Ghosts of the Federation

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Re: Ghosts of the Federation

Postby SmoothPapaJ » Sat Jul 09, 2016 12:43 am

I'm on summer break, so I can guarantee at least two updates this summer. Next chapter will involve some serious Advanced Edition shenanigans.
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Re: Ghosts of the Federation

Postby Chickengames » Sun Sep 11, 2016 11:14 pm

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Re: Ghosts of the Federation

Postby SmoothPapaJ » Thu Sep 15, 2016 10:37 pm

In retrospect, that was a foolish guarantee. I got married in August, and I don't know where I got off thinking I'd have time.
*BUT,* the equinox is next week! It's still summer for one week! I CAN STILL TECHNICALLY FOLLOW THROUGH!

Brant jogged after Killer as she walked off the bridge and into the corridors beyond, Translator stumbling after.

“The frigate has three human crew,” Translator said. “Killer has learned a good deal of the boarding tactics and counters of this cycle, and she notes that there is no recognizable medical bay aboard their vessel. She expects things to go smoothly.”

“They’ll be ready for us. It’s our best bet, but it’s sure as hell not going to be smooth,” Brant said.

“Well, our captain is…handy,” Translator said. “Though she is particularly eager to observe you in this combat.”

Brant looked at Killer. “Seriously? That’s your priority here?”

“You must remember that we are a culture-ship, Captain Charlotte Brant. Killer, like all of us, is a scholar first and foremost.”

A section of corridor wall spread open, and the three of them hurried into a cramped room with two teleport platforms. Again, Brant was struck at how recognizable some of this tech was; if the Lanius had been around for millennia or longer, it seemed strange that they hadn’t advanced beyond what current civilizations had achieved in a few hundred years of space travel. But that wasn’t her primary concern:

“Only two of us?” she asked as she saw the platforms. “You’re not coming? How the hell are we supposed to understand each other?”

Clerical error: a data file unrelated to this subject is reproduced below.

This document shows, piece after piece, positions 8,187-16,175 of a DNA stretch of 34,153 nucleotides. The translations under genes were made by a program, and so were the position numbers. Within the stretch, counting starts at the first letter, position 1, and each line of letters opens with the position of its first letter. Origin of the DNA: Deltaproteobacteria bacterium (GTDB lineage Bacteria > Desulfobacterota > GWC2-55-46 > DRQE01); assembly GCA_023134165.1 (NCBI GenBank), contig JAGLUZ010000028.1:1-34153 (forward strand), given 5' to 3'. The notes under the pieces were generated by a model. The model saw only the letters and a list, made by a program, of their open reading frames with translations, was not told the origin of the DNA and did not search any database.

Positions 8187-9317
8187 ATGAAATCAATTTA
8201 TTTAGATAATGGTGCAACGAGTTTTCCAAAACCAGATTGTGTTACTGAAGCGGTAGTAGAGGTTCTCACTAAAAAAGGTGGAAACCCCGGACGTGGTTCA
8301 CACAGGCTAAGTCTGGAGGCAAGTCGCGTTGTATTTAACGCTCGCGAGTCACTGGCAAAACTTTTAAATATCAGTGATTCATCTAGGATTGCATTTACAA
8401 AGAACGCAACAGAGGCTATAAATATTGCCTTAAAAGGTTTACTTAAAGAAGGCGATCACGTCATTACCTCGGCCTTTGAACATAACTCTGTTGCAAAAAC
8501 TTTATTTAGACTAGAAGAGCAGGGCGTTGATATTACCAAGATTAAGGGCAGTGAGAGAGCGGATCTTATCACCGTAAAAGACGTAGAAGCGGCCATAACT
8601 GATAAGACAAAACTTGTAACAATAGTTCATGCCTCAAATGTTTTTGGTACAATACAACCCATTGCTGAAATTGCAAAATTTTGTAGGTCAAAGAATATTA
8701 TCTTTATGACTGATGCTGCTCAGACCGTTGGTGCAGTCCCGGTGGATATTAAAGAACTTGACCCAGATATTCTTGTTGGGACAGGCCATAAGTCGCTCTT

“I will be in radio contact, and I assure you that I would only be a liability in combat,” Translator said. “May I see your wrist unit? The ship has some ability to communicate through human channels, but it will help if I personally attune to your device.”

Brant took the unit off and handed it to Translator. His fingers elongated just like Killer’s had a few minutes ago, tapering off into fine wires that snaked into the unit. Translator’s eyes dimmed briefly, then he slid his fingers out and handed the device back to Brant.

“That was quick,” Brant said.

“It’s not terribly complicated technology,” Translator said. His mouth did not move this time, his voice broadcasting directly into her earpiece. “I trust you are receiving me?”

“Loud and clear,” she said. Killer had walked onto one of the transport pads. Brant wondered if the Lanius captain was really staring at them with intense hostility and impatience or if that was just the way her jagged, crystalline face normally looked. This creature would not have been Brant’s first pick for going into a desperate boarding action, but a capable fighter who she didn’t entirely trust was better in some ways than someone like 78, who she trusted entirely and who couldn’t fight worth a damn.

Killer had her phase axe in hand, looking now like just a short length of metal with a small wire sticking out of the top, waiting to be ignited. She gestured at the vacant pod next to her, and Brant was confident that she wasn’t just imagining the angry impatience she saw in that gesture.

“The captain strongly urges haste. We can remain cloaked for longer than most current craft, but not indefinitely. You must conclude your business on the Rebel vessel quickly.”

Brant hopped up on to the teleporter. “They’ve got no medbay. One way or the other, this’ll be...”

Before she could get out “quick,” Killer nodded her head, her eyes shimmering slightly, and everything got hazy for a second. Then they were in a brightly-lit, stark gray room of a human ship – the weapon control room, from the look of the panels and the targeting screen.

A crack of superheated air nearly blew out her eardrum as a laser round just missed her head, bursting a little divot into the wall in front of her. Brant spun to confront her attacker, but by the time she saw the Rebel poking out of cover behind them, Killer was closing with him like a striking serpent. The phase axe ignited, the wire at its head erupting in a fluorescent rainbow of energy, and Killer wove around the Rebel’s shots to bury that rainbow in his side, entering his chest just below the armpit. The weapon made no sound except for a light thump as the metal haft of the axe tapped against his rib cage, and the Rebel only made a slight, shocked gasp as he fell to the ground.

A little bloody wedge of flesh, bone, and organ slid out of him where the phase axe had struck, zapping everything it touched momentarily out of phase with the universe. From the look of the cross-section, Brant guessed the axe had taken a chunk out of his heart.

He wore glasses. He had dark hair in a top knot and ill-advised, spotty facial hair. He could have been anywhere from a young twenty-three to an old sixteen, but anyway he was a kid. Brant took the hurt and horror that came with killing a young boy and threw it down the stairs to the cellar of her mind, where all the hurt and horror went. There was still a lot of room down there.

Then she whistled. “They don’t call you Killer for nothing, do they?”

Killer deactivated the axe. She held up three talons to Brant, nodded at the man on the floor, and then curled one talon down.